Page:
We Need To Pay Attention Before The Drama Happens

So our problem is, the commonest question: “When I’m in the middle of getting angry, what can I do?” That’s like asking, “What’ll I do?” when your wheels are falling off. It’s too late to ask! Damage control is the best you can do.

But, you learn from it, and you start realizing you got to do some methods.

So our problem is this: our mind is going at a subtle level, this unconscious from beginningless lifetimes. It’s all there. We know from the second we wake up until the second we go to sleep, there’s these raging uncontrolled thoughts. Is it not true? But, they’re deep down in there, and we don’t pay attention until it’s like a football field with 100,000 people all shouting together in the distance. It’s just a roar, isn’t it?

But, that’s what it’s like inside. 100,000 different thoughts all happening, non-stop, chaos. Utter, unedited – I think it’s unedited James Joyce. I mean, I’m going to be stupid here. It’s complete chaos in there, but we don’t pay attention because we’re addicted to the physical world today, and the objects of our senses and getting the things done, and doing this, and driving the car, and picking our nose, and going to the toilet. But the thoughts are never stopping, right? It’s always there.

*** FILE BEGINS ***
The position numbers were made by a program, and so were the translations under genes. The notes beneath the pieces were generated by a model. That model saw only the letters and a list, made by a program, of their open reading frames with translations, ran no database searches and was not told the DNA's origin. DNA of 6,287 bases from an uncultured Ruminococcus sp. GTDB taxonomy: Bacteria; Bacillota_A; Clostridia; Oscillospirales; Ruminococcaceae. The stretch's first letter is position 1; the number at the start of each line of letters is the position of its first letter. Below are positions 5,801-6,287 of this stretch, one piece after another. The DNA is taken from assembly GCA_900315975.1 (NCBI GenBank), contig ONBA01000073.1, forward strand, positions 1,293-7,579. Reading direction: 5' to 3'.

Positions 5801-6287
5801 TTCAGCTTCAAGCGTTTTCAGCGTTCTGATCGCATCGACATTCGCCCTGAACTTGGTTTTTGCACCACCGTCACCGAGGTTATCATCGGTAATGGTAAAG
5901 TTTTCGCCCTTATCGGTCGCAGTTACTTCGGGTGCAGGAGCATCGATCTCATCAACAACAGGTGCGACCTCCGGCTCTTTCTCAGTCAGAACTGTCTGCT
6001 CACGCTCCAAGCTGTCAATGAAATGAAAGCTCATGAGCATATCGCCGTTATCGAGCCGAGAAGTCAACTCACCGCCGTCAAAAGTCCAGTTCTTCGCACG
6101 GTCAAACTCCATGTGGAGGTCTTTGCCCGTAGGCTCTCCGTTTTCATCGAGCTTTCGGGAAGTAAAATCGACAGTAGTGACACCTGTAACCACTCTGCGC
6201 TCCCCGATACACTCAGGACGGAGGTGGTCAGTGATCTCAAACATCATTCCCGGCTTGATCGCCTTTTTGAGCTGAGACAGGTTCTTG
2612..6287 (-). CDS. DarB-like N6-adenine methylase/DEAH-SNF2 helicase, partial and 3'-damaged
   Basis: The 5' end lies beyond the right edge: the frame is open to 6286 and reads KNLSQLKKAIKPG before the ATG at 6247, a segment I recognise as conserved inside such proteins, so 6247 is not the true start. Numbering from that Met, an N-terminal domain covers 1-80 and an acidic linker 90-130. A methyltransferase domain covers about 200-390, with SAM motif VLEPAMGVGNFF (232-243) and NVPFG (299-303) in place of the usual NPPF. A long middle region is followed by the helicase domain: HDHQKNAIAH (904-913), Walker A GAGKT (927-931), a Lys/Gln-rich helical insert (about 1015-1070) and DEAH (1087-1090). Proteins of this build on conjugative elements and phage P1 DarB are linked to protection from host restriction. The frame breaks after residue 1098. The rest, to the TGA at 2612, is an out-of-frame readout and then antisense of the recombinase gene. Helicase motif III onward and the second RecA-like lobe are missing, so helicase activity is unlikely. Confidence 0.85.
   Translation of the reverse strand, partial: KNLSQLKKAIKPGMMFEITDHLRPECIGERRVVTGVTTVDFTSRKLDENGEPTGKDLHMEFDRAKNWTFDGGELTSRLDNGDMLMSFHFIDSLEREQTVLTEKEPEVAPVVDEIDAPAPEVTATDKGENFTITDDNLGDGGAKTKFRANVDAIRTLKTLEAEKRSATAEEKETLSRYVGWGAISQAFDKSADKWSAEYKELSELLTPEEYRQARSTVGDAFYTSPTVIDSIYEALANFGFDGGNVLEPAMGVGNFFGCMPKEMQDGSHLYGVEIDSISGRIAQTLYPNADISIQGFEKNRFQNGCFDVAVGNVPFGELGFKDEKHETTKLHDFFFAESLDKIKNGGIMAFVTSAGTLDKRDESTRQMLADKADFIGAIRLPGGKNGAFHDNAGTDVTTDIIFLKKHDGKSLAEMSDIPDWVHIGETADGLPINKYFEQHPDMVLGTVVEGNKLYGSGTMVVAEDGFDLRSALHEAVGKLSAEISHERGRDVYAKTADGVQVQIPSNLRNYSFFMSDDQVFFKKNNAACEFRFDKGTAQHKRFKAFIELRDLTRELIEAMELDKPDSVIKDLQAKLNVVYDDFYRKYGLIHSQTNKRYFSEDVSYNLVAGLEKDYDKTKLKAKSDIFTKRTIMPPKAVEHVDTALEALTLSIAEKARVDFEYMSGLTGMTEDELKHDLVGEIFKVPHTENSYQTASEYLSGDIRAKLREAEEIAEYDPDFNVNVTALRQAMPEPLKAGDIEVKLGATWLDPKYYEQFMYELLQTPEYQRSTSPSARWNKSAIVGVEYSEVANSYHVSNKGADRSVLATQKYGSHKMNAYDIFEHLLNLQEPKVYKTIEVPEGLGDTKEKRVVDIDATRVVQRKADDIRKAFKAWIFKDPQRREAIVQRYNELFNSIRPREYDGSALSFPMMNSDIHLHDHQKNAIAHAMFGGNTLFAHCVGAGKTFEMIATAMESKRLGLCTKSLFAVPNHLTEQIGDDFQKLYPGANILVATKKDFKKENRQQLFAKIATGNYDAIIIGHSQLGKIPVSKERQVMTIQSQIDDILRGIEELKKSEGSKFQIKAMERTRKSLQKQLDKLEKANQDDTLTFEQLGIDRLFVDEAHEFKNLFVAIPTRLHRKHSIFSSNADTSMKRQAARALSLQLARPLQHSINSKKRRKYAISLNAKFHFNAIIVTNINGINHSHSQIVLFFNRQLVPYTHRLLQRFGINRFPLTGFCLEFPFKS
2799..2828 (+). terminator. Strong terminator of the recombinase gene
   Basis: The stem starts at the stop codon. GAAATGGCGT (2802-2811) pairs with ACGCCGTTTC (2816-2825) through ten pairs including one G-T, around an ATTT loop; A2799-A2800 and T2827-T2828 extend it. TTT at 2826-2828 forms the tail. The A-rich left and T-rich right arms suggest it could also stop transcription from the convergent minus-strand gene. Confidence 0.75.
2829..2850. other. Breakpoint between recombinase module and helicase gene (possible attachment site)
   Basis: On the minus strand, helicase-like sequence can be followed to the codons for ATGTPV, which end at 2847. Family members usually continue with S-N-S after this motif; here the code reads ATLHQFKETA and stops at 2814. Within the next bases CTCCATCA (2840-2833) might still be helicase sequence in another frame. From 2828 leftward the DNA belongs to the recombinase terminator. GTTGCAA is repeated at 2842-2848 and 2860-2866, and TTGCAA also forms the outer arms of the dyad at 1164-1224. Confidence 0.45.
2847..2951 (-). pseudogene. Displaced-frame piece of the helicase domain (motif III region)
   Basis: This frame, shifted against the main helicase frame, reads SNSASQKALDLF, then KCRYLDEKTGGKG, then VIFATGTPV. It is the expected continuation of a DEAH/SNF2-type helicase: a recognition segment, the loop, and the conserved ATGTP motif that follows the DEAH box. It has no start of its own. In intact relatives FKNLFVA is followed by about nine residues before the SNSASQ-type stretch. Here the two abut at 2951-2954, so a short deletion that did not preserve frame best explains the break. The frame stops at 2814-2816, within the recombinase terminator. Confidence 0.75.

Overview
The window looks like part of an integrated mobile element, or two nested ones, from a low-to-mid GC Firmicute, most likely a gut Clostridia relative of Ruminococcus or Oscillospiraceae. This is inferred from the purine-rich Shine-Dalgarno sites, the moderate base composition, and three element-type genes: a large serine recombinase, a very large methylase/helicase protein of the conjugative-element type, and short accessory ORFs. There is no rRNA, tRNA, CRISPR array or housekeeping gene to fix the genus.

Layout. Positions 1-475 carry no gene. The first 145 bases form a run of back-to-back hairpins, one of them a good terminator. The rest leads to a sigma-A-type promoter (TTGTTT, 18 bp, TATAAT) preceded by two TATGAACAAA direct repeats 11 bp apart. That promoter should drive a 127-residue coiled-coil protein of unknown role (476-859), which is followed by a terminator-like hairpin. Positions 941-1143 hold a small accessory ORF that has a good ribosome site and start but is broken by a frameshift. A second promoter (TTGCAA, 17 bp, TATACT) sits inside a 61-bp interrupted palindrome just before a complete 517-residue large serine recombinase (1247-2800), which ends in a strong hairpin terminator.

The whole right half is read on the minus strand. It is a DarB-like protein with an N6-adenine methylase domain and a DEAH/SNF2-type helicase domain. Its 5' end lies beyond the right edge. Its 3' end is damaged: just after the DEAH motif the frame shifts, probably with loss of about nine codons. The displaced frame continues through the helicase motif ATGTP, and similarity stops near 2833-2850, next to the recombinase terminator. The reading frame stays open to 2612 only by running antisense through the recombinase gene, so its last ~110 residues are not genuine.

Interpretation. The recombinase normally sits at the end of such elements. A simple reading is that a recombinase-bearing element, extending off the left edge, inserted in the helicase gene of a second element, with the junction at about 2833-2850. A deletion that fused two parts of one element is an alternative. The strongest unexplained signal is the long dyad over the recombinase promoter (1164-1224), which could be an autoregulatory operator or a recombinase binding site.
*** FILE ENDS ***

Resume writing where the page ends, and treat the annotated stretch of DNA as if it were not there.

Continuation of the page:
Now, the only time we notice what’s happening is when one of the voices is louder than the other 999,000. Do you get my point?

And that’s when the anger finally, which is underneath there as a conceptual story raging on, raging on, chatting away, old habit, old habit, all mixed with the jealousy thoughts, the attachment thoughts, the love thoughts, the kindness thoughts. It’s chaos.

Then, one of them finally comes to the surface and you hear that voice, and that’s when I’m about to kill Dalglish. “Oh, I’m angry. What’ll I do?” A bit late! But, this is our problem, because we don’t have methods and it doesn’t fit with our philosophy or psychology to pay attention to the mind before the drama happens.

From teachings at Lama Zopa Rinpoche’s center in San Jose, CA, Ocean of Compassion Buddhist Center, in 2018.